There is nothing more satisfying than hearing your customers expressing their positive experience with your product and service delivery. At Bonzai, we pride ourselves on delivering the most valuable intranet solution using a rigorous Solution Delivery Process.
We sat down with our Director of Solution Delivery, Denise Ching, to learn about the 'secret sauce' behind delivering successful intranet projects and what it really takes to make customers happy.
We asked Denise how we refined our solution delivery process over the years and how Bonzai emerged from a consulting company to a product-based company.
Read through this interview to know more from Denise as she shares with us what she learned from leading our own solution delivery practice and what we’re doing to move forward with our product end.
Different Approach to Solution Delivery
Cameron: "What’s the difference between a custom engagement versus something on Bonzai?"
Ching: "The main difference is, with Bonzai because it’s a productised approach, we already have functionality already built in the tool; we don’t spend time gathering requirements on functionality, so we don’t do any functional requirements as part of our process.
Our process is really solidified over the last four years of doing these implementations. We built in a lot of best practices and also a lot of feedback from our customers. So our process, our delivery process is proprietary. It’s also very repeatable. So every stage has specific presentations, templates, documentation, deliverables that we have all ready to go to provide to clients.
Of course, we tweak some of the content for specific clients. For example, tree test or IA validation tree test results, we obviously have to tweak the presentation based on the customer’s results. But for the most part, everything is very ‘templatised' and ready to go, ensuring consistency in delivery and quality, and that we’re always learning from every implementation.”
Does Implementation Size Matter?
Cameron: “Do you find there’s much of a difference between smaller projects, maybe companies between 300 to 500 users, and really large scale organizations with 55,000 users?”
Ching: “Yes, of course. Doesn’t matter what size of the organization, I think everyone’s content needs and content challenges are going to be consistent.
But for a really big company, a multi-national company, they have challenges with a very dispersed team across different regions, different countries. So, when it comes to content, and we spend a lot of time understanding their current intranet, their current content and information, the scope of that becomes bigger, and the considerations become a little bit more complicated.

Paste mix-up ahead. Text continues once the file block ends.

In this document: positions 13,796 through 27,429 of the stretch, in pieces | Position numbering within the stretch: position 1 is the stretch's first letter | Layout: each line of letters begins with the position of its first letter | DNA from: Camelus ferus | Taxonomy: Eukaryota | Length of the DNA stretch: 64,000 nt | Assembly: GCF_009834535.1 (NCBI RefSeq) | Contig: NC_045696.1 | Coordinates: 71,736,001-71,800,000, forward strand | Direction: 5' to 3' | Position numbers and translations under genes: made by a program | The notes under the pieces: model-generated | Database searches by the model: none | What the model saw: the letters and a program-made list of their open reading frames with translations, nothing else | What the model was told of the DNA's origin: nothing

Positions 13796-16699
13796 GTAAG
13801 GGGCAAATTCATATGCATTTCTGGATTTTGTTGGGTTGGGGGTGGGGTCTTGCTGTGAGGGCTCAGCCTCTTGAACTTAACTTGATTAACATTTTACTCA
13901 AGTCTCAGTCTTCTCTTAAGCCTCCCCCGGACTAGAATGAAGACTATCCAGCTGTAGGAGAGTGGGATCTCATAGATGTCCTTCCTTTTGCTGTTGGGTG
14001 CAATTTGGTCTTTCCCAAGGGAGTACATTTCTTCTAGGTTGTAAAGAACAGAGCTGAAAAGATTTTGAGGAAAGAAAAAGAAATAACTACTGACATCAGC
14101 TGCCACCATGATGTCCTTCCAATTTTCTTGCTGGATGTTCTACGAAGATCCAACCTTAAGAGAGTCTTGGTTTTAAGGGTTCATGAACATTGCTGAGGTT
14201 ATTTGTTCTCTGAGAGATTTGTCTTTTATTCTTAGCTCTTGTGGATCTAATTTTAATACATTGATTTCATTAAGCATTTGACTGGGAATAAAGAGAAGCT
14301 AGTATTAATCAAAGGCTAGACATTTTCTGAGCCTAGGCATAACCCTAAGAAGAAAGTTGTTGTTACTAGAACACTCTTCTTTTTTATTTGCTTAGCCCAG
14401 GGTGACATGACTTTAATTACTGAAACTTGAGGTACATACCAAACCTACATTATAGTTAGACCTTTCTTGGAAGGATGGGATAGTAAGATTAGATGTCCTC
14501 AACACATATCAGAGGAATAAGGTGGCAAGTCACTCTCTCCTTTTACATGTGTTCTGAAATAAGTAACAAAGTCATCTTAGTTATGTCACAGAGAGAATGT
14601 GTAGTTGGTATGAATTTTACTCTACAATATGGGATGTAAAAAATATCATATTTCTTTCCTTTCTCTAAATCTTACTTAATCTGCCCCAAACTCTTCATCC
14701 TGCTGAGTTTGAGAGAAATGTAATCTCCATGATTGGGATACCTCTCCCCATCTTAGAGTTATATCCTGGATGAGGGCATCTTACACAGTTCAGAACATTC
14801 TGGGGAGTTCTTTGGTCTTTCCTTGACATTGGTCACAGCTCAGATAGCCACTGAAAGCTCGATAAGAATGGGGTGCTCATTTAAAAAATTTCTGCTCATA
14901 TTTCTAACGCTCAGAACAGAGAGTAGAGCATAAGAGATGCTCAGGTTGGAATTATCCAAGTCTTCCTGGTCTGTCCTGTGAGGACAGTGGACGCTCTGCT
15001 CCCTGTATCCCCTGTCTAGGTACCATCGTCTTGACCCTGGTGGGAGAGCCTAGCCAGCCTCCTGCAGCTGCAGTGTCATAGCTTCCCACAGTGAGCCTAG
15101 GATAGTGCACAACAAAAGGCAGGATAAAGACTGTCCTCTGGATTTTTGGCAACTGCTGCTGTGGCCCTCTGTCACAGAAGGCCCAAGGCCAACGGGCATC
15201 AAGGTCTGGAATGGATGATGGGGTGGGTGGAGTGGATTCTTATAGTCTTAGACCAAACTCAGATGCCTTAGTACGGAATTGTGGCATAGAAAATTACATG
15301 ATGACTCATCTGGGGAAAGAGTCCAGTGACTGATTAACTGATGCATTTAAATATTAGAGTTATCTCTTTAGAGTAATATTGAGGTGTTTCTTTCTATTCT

We have a great feature called content targeting, where you can target content based on region, for example, location, department. We can essentially set up your internet to show people only things that they would care about based on their role or their location.
To set that up, we have to understand how their information is structured from an organizational perspective. The bigger it gets, the more diverse the information is, and the more consideration we have to take into account when planning their information architecture.”
Solution Delivery Challenges
Cameron: “That’s great. Because it’s been a very iterative process to come up with a system that works so good that you can just deliver it time after time again by just tweaking it here and there, what are some of the challenges that you guys faced along the way?"
Ching: “I think the biggest challenge we’re facing right now is because it’s ‘template-ized’ and because it’s a very streamlined approach, sometimes we have customers that have some special requirements and/or needs regarding experience with building intranets or specific SharePoint expertise may not be there for teams that are smaller or teams that have not worked with SharePoint in the past.
Taking that into consideration, I think we need to come up with an approach where we can adapt to customers who need a little bit more hand holding in certain areas, especially the technical areas. We know it’s a really big endeavor for every company, so I think we have to internally be able to adjust and act quickly to customers that may need a little bit more help in certain areas.”
Customer Feedback Feeds Solution Delivery
Cameron: “Do you find your team is always getting really good suggestions from customers about our product, and what happens to those suggestions?”